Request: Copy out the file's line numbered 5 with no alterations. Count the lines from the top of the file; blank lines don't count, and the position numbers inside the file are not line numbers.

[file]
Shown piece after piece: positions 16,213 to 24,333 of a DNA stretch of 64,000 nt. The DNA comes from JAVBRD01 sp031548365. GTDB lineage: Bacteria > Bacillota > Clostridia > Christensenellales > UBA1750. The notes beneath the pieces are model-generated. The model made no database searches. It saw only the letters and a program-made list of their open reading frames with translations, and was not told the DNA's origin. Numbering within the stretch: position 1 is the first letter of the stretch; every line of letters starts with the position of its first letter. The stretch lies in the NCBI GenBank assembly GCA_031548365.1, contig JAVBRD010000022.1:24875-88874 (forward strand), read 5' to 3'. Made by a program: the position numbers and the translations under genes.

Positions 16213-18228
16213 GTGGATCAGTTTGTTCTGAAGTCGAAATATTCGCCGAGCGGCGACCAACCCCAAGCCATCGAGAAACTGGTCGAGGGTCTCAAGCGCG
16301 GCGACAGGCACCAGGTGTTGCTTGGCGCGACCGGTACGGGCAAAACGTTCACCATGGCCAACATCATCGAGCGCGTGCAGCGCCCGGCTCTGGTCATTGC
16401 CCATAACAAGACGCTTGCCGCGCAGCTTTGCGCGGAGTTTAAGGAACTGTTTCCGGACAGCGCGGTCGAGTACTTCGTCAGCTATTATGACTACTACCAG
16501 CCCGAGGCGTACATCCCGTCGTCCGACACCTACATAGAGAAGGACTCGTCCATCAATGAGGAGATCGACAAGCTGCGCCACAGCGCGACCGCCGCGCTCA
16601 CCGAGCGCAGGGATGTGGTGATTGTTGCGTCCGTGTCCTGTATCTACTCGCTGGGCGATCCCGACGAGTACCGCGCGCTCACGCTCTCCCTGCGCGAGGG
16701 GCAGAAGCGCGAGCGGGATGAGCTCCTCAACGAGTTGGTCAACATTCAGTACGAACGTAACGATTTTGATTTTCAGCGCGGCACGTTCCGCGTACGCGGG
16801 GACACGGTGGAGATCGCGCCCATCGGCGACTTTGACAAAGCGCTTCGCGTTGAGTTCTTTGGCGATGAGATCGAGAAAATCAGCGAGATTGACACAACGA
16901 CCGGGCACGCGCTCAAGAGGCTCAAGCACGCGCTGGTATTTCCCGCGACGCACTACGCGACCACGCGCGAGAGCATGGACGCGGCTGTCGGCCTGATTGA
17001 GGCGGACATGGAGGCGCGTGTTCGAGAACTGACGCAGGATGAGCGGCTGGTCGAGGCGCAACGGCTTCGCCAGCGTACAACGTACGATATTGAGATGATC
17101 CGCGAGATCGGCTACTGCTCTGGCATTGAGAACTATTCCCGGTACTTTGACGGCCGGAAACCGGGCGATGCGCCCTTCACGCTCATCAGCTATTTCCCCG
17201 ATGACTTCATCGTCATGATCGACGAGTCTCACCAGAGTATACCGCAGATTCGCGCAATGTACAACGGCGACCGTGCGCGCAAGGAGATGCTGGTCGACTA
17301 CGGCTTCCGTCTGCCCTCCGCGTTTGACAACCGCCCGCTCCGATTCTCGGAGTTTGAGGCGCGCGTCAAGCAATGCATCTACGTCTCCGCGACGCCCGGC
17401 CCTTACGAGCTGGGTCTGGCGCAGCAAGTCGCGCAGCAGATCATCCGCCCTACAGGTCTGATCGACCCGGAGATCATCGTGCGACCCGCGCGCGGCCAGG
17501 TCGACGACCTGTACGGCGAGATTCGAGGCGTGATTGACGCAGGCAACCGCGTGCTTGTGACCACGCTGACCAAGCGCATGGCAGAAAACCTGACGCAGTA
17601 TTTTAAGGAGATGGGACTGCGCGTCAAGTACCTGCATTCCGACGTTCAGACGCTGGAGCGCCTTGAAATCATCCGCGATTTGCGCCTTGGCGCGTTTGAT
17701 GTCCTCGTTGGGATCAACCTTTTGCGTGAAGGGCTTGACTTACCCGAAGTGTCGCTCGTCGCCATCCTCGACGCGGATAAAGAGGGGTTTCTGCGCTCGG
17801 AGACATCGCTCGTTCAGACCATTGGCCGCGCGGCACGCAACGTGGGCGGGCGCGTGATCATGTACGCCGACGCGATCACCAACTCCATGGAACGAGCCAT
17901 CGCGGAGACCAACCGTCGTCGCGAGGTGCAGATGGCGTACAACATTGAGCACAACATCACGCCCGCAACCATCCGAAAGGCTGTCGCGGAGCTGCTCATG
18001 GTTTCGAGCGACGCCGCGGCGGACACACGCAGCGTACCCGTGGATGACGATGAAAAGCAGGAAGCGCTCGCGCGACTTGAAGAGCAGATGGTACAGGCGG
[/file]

16401 CCATAACAAGACGCTTGCCGCGCAGCTTTGCGCGGAGTTTAAGGAACTGTTTCCGGACAGCGCGGTCGAGTACTTCGTCAGCTATTATGACTACTACCAG